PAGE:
If you work in software development, you’ve probably read many different README docs.
Some were clear and effective, and some much less so.
Since the README file often serves as the entry point for users to dive into your project documentation, it stands to reason that a well-written document can make a big difference in how users will perceive your project in general.
In other words, whether you’re developing an open-source library or repository that relies on dev community contributions or a commercial software solution that needs to appeal to end-users, you need a great README doc.
So, here are five tips on how to create one.
Take Your Audience Into Consideration
Before creating a README doc, you should define your intended audience in terms of their technical expertise, educational background, and work experience.
Simply put, who will be reading your README?
As we indicated in the intro, this will depend on the project for which you’re creating the README document.
For example, a consumer-facing mobile or web application may have a README file for non-technical users who want to learn more about the app, its features, and its installation requirements.
On the other hand, an open-source software library, command-line tool or utility, or GitHub repository will have a README file intended for a more technical audience like code contributors, external developers, and other tech-savvy users.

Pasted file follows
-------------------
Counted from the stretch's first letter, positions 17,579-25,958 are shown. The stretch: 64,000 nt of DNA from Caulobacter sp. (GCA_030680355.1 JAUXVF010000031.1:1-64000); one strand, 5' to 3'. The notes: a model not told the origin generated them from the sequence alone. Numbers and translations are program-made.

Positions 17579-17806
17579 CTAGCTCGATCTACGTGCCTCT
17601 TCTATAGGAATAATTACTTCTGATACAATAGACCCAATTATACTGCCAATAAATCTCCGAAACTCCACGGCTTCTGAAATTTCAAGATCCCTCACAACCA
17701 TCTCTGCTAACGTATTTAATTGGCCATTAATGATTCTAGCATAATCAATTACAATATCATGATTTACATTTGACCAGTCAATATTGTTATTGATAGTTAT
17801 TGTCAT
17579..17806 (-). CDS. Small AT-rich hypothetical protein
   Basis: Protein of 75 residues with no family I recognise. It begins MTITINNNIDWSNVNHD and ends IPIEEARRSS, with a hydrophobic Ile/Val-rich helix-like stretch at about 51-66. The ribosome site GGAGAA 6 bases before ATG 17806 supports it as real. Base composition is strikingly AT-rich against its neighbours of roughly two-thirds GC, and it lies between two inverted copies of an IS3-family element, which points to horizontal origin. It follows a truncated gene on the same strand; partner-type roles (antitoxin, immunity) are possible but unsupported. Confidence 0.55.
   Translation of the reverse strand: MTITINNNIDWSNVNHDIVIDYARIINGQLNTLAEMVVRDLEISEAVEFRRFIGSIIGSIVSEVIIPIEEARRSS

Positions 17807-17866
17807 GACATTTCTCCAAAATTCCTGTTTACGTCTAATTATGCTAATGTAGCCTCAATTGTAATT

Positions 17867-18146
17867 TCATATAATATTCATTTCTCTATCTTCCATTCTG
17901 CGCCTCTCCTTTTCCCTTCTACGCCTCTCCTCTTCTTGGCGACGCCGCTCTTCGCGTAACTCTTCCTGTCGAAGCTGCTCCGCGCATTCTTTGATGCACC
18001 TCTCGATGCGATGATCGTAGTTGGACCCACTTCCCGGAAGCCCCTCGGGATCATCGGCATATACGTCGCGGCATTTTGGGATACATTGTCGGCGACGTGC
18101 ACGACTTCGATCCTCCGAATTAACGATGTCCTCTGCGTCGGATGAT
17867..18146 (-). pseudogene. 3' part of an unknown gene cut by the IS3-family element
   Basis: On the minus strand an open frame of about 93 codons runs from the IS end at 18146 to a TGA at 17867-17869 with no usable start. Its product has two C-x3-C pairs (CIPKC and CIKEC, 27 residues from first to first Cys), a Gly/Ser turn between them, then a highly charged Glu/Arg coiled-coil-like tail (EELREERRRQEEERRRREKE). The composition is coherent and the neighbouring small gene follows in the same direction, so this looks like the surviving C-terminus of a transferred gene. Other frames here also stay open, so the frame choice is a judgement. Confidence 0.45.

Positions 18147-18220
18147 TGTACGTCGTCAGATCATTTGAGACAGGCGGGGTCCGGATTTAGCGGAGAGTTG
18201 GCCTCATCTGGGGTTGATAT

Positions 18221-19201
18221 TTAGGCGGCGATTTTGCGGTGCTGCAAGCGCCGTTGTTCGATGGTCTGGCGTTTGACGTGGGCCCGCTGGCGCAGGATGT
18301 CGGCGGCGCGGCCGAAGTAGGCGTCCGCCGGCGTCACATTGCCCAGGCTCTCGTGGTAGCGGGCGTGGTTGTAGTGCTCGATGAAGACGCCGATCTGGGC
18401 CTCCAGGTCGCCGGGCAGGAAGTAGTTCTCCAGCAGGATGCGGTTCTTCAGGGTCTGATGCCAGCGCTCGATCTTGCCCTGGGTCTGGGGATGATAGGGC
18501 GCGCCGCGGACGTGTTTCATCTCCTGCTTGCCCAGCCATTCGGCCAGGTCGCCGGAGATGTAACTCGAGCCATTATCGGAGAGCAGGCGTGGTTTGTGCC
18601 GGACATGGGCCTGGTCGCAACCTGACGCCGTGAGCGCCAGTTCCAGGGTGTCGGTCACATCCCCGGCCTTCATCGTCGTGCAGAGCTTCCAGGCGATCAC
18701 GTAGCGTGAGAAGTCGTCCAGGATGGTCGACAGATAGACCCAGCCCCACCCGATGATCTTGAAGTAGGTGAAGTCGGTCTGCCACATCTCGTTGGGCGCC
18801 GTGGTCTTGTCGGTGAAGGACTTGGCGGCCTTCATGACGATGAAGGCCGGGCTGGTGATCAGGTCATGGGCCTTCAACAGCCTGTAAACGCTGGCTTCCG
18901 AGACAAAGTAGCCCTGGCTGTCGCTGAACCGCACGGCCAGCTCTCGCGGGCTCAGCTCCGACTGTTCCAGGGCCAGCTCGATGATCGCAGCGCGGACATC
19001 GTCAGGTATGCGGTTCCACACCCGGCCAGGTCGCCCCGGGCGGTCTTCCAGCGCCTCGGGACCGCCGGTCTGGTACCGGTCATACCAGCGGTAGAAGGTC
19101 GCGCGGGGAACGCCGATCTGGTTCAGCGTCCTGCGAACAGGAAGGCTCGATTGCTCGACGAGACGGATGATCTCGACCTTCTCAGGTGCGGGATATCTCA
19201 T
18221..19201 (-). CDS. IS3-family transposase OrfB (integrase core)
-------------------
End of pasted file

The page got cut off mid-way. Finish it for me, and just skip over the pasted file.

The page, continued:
GitHub’s section about READMEs states:
You can add a README file to your repository to tell other people why your project is useful, what they can do with your project, and how they can use it.
In this example, your README file is intended for technical users, so that fact will shape its content and style.
In such cases, your doc should include technical details, usage examples, and explanations of the code structure and implementation because technical users expect—and rely on using—this information to better understand your project.
For instance, this means you don’t want to oversimplify the concepts and terms you’re using.
However, it’s still highly recommended to explain the technical terms and acronyms when they appear in the text to avoid any misunderstanding stemming from the readers’ individual interpretations.
This will ensure the accuracy and consistency in using the technical terminology throughout the README and other documentation, regardless of your intended audience’s expertise level.
The same applies to other principles behind creating a great README we mentioned (clear and concise language, detailed explanations, and examples), as well as those covered in our tips below.
Overall, by knowing your audience and considering their level of understanding, educational background, and work experience, you can strike the right balance and create a README that meets the needs and expectations of your readers.
Include All the Essential Sections
A great README doc should include all the essential sections that readers expect to find.